DM: Well, I was told by a couple of program directors that a certain DJ had made some comments about my martial arts skills, I would've gladly shown him... But they weren't playing the record, and that's a shame, because "Trust" was the number one song in the nation. I don't know if that had anything to do with me, but surely they'll catch me on a bad day and pass judgment, but you can become a radio sweetheart.

DLB: Now about touring. The "Cryptic Writings" tour has been going on for a year or more, hasn't it? I was at the Lakeland, Florida "Clash of the Titans" show in 1991, where I first saw the band and I also had the privilege of a "meet and greet pass," and thought the band were damn decent people! I shook your hands and got your autographs! Thanks! Anyway, are you enjoying the tours? It looks like, judging from the sell-out crowds, that you're getting the respect you deserve.

DM: I remember that! We went out of our way to meet people and be nice. We have to be professional and we really care about our fans. You know, there's a difference between, fuck yeah and fuck you. If someone in the crowd is trying to mess with us, I either ignore him or play with them depending how long he does it. Some guy was shining a laser pointer on me at a show and I told the audience that whoever beat him up would get a backstage pass! And I never saw the pointer again! When people throw things on stage, I tell the crowd "the next time you see someone throw something up here, hit him! If he's too big, throw him up here and I'll hit him!" America's way too uptight about concerts, we need to go back to the people would go to concerts and mingle and girls would take their tops off, now it's, like, indecent exposure! I think that's absolutely ridiculous. Personally I think people should bring their signs and banners and have a real good night, and not get hurt. That's what a fan of metal should like.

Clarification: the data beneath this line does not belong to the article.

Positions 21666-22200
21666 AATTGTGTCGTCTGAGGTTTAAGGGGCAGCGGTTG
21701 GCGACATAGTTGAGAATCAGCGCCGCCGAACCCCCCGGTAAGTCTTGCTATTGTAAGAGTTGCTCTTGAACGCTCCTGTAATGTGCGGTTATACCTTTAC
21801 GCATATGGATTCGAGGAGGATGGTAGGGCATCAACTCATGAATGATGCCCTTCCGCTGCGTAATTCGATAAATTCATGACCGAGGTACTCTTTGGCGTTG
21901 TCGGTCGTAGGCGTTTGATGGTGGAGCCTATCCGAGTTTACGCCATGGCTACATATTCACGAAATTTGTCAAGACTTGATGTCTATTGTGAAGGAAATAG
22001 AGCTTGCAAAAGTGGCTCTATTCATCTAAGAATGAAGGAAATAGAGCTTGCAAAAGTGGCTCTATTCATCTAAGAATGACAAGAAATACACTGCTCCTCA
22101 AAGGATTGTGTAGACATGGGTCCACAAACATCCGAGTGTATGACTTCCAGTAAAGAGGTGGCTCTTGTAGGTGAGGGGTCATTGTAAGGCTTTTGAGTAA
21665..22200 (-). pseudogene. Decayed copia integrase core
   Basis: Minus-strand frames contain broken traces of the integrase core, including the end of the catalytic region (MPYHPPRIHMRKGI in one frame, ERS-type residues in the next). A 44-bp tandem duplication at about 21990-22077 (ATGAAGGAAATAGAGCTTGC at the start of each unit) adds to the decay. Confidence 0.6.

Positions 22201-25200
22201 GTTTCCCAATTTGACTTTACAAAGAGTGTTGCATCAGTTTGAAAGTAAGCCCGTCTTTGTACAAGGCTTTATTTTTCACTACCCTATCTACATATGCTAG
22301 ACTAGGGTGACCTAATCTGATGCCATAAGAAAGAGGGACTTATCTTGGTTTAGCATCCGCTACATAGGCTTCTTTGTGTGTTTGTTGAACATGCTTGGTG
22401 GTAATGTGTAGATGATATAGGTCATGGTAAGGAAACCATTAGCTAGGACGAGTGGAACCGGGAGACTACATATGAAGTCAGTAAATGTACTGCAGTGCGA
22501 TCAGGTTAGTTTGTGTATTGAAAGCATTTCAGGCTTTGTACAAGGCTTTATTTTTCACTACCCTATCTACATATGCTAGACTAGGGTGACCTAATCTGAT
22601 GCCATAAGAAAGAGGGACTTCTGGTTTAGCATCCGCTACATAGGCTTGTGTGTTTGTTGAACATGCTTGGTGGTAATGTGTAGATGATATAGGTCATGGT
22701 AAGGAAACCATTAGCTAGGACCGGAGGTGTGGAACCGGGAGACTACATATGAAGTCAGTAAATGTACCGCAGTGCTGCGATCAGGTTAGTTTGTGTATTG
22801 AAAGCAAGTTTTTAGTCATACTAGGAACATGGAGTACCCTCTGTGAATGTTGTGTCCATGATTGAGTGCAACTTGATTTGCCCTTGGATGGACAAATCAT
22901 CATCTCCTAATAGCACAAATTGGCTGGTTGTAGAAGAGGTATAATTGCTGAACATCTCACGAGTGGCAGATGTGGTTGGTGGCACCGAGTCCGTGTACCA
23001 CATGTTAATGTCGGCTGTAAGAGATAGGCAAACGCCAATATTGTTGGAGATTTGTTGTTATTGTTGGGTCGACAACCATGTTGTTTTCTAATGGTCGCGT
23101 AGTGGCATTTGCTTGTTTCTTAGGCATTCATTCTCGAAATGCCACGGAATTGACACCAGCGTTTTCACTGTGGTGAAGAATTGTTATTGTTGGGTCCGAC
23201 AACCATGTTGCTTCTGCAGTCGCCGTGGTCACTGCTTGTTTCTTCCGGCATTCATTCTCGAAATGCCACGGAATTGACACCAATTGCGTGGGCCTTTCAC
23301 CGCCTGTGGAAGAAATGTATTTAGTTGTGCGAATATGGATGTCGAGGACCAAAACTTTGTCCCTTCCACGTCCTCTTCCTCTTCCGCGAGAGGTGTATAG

DLB: I'm going to catch the Ozzfest on July 3rd. Are you excited about Ozzfest? I think your version of "Paranoid" on the Nativity in Black: A Black Sabbath Tribute is one of the best tracks on that album. Your guitars are raging! Did you work with Ozzy or anyone in Black Sabbath before? Do you anticipate touring with Alice Cooper, now that you've recorded "School's Out"?

DM: The Ozzfest was another coup for us! You know, Ozzy evidently didn't like the "Paranoid" cover! I liked it, though!

DLB: I thought it was great!

DM: We also covered "Anarchy in the UK," and Johnny Rotten didn't like it and Steve Jones played on it!

DLB: I don't expect Johnny Rotten to like anything...

DM: One thing at Ozzfest I know I'm looking forward to is hanging out with Motorhead. They're one of my most influential bands. I want to shake Lemmy's hand and thank him for all their great music.

DLB: I kind of think that Ozzy, Megadeth, and Motorhead makes an interesting metal "trinity" for a show...

DM: It's interesting that you say that, because that's what I say, you have three of the most influential bands at one hard rock show, I mean, Black Sabbath/Ozzy, Motorhead, there's the whole the hierarchy of all the different directions of metal on stage. I really look forward to it!


On the Phone with Dave :: Out to Lunch :: So Far, So Good for Megadeth :: Rust in Peace :: Dave the Human, Mustaine the Artist :: A Founding Forefather of Thrash :: The Outside Corner :: Music Is Our Business... And Business Is Good :: Deth Rally :: Trial by Fire :: Megadeth Conquers Globe :: Megadeth: Bewitched, Bothered and Bewildered :: Shooting from the Hip :: I Made It Home Alive! :: So Far, So Good... Now What? :: Megadeth: Online and Onstage :: Sodom and Gomorra :: Metal Is Still Their Business... But Who's Buying? :: Shooting from the Hip II :: Country and Western :: Metal Church :: Get in the Van :: Foreclosure of a Team :: Last Men Standing :: Without the MTV Support :: Set the World on Fire :: Dave Mustaine University :: Heavy Metal Marines :: The Real Line-up of Megadeth :: Risk Factor :: The World Will End in Megadeth :: Megadeth: Crush'em with Ferocity and Finesse :: An Ugly American :: Try to Sue Capital Records! :: Big Boys :: We're Pissed Off Again :: Dave Mustaine's Symphony of Reconstruction :: It Wasn't Fun Anymore :: Metallidethica :: Answers to the Questions Everyone's Been Asking :: Dave Ellefson: Life After Megadeth :: Die Another Day